Click for home page

May 27, 2011

The Honorable Jeff Wentworth
Chair, Select Committee on
Open Government
Texas State Senate
Post Office Box 12068
Austin, Texas 78711-2068
Opinion No. GA-0861

Re: Requirements for real property to qualify as an "ecological laboratory" under section 23.51, Tax Code (RQ-0934-GA)

Dear Senator Wentworth:

You ask whether land qualifies as "an ecological laboratory, as this term is used in . . . Tax Code Section 23.51, if a university outlines and implements an ecological laboratory research plan for the property and produces a related annual report[.]" (1)

While most Texas real property is taxed based on market value, the Texas Constitution allows for open-space land devoted to farm, ranch, or wildlife management purposes to be taxed based on its "productive capacity." Tex. Const. art. VIII, 1-d-1(a); Nootsie, Ltd. v. Williamson Cnty. Appraisal Dist., 925 S.W.2d 659, 661 (Tex. 1996). The Legislature has defined "qualified open-space land" to include, among other things, "land that is used principally as an ecological laboratory by a public or private college or university." Tex. Tax Code Ann. 23.51(1) (West Supp. 2010). You explain that appraisal districts have historically designated land as an ecological laboratory "based on a property-specific ecolab performance report or letter from a university," but that some appraisal districts "no longer maintain this practice." Request Letter at 1. You therefore ask what the requirements are for land "to be certified as exempt under the ecolab designation." Id.

The Legislature has not provided a definition for the term ecological laboratory. However, in upholding the constitutionality of Tax Code subsection 23.51(1) against a facial challenge, the Texas Supreme Court suggested that an ecological laboratory must be "devoted to the furtherance of farming and ranching purposes" in order for an ecological laboratory designation to comply with Texas Constitution article VIII, section 1-d-1. Nootsie, 925 S.W.2d at 663 (suggesting that studies concerning the preservation and enhancement of native grasses for grazing purposes would promote ranching and therefore qualify). The statute requires that to obtain an ecological laboratory designation, the land must be used "principally" for that purpose "by a public or private college or university." Tex. Tax Code Ann. 23.51(1) (West Supp. 2010).

To have land appraised as an ecological laboratory, the owner of the land "must file a valid application with the chief appraiser," using a form "adopted by the Comptroller of Public Accounts." Id. 23.54(a) (West 2008) ("Application"); 34 Tex. Admin. Code 9.402 (2011). "The chief appraiser shall determine separately each applicant's right to have his land appraised" as an ecological laboratory. Tex. Tax Code Ann. 23.57(a) (West 2008) ("Action on Applications"). We find nothing in the Tax Code to suggest that the research plans and annual reports to which you refer must be used by an appraiser to certify such a designation. However, nothing in the Tax Code prevents a chief appraiser from using those documents to grant an ecological laboratory exemption.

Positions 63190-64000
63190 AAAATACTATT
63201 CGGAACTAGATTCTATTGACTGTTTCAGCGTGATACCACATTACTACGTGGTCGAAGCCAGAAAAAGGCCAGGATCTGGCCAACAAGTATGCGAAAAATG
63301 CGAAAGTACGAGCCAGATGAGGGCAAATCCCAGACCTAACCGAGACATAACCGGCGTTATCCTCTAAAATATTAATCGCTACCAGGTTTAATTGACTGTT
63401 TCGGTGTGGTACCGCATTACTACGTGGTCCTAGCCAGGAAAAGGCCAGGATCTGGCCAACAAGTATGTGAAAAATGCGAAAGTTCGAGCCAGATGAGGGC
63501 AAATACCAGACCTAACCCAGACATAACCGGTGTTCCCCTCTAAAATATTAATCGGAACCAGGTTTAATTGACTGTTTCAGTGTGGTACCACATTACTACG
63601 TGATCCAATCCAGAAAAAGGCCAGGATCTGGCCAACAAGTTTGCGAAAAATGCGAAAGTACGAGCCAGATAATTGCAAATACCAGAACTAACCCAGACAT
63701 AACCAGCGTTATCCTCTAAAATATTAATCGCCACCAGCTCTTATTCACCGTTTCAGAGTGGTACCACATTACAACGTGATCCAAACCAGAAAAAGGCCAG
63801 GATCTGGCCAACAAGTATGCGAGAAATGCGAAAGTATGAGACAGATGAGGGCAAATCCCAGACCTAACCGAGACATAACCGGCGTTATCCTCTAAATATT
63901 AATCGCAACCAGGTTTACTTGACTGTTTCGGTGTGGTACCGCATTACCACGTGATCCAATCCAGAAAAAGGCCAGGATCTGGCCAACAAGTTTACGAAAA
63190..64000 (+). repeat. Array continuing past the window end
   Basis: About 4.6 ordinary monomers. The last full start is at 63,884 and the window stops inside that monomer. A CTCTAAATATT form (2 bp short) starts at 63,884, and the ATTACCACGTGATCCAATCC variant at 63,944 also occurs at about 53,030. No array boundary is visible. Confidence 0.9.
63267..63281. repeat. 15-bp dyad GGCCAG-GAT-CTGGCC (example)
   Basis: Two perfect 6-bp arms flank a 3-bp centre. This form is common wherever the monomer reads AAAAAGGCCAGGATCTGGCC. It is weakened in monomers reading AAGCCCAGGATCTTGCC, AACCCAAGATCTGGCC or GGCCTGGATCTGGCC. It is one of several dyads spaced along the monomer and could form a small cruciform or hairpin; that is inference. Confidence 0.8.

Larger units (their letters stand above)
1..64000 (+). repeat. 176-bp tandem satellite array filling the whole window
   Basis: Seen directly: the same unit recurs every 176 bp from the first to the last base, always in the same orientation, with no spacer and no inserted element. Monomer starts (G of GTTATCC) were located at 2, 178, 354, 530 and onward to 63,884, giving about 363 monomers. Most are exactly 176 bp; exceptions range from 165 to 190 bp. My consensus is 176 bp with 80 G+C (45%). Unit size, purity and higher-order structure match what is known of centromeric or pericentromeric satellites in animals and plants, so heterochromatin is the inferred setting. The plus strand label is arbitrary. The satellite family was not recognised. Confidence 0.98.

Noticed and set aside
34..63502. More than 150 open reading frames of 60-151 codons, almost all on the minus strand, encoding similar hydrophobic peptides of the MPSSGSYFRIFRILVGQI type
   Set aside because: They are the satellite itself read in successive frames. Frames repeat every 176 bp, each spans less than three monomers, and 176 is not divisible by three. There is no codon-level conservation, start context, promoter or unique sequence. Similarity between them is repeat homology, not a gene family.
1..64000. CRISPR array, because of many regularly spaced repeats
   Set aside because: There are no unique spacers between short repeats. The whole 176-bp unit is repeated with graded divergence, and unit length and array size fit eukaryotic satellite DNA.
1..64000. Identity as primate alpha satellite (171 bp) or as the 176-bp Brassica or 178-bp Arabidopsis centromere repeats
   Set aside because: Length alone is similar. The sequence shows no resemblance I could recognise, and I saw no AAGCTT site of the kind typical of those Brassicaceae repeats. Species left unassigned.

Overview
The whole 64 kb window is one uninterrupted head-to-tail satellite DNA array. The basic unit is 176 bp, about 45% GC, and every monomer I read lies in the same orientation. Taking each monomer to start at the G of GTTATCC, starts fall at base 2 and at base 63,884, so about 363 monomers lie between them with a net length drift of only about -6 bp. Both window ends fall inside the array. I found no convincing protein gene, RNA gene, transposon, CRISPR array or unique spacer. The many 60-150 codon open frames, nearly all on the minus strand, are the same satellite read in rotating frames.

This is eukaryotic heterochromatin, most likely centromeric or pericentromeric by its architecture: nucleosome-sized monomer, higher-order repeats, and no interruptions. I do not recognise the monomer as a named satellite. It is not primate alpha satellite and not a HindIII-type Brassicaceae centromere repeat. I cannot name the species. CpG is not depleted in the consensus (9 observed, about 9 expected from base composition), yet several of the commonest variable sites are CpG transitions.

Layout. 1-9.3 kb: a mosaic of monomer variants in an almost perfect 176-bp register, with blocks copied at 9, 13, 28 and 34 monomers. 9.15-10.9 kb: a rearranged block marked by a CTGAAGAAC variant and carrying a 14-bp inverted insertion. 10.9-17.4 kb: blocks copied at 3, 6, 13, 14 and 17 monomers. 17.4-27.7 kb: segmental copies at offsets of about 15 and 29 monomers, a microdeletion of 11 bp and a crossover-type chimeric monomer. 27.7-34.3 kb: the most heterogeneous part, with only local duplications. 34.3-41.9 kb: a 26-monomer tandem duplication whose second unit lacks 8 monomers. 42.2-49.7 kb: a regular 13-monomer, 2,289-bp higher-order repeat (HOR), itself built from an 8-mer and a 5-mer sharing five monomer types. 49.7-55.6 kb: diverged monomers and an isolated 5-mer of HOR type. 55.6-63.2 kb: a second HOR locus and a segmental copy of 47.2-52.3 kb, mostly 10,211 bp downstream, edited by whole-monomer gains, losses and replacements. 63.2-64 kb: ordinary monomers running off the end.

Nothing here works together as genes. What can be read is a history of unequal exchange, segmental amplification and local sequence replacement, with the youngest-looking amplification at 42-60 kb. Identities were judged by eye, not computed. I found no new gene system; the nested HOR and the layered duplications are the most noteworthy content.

A university ecological laboratory research plan and related annual report could support an ecological laboratory designation if they prove that the land is used as constitutionally and statutorily required. The Legislature has instructed chief appraisers to consider "the application and all relevant information" before determining whether land qualifies for the exemption. Id. 23.57(a). Thus, the chief appraiser must evaluate the claimant's application and any additional relevant information to determine whether the designation will apply in a specific instance.

S U M M A R Y

Nothing in the Tax Code suggests that a chief appraiser is required to rely upon a university ecological laboratory research plan and related annual report to qualify land as an ecological laboratory under Tax Code section 23.51. However, nothing in the Tax Code prohibits the chief appraiser from relying on these materials to make his determination. The chief appraiser must evaluate the claimant's application and any additional relevant information to determine whether the designation will apply in a specific instance.

Very truly yours,

Abbott signature

GREG ABBOTT
Attorney General of Texas

Daniel T. Hodge
First Assistant Attorney General

David J. Schenck
Deputy Attorney General for Legal Counsel

Jason Boatright
Chair, Opinion Committee

Virginia K. Hoelscher
Assistant Attorney General, Opinion Committee

Footnotes

1. Letter from Honorable Jeff Wentworth, Chair, Select Committee on Open Government, Texas Senate, to Honorable Greg Abbott, Attorney General of Texas at 2 (Nov. 23, 2010), https://www.oag.state.tx.us/opin/index_rq.shtml ("Request Letter").


Home | Opinions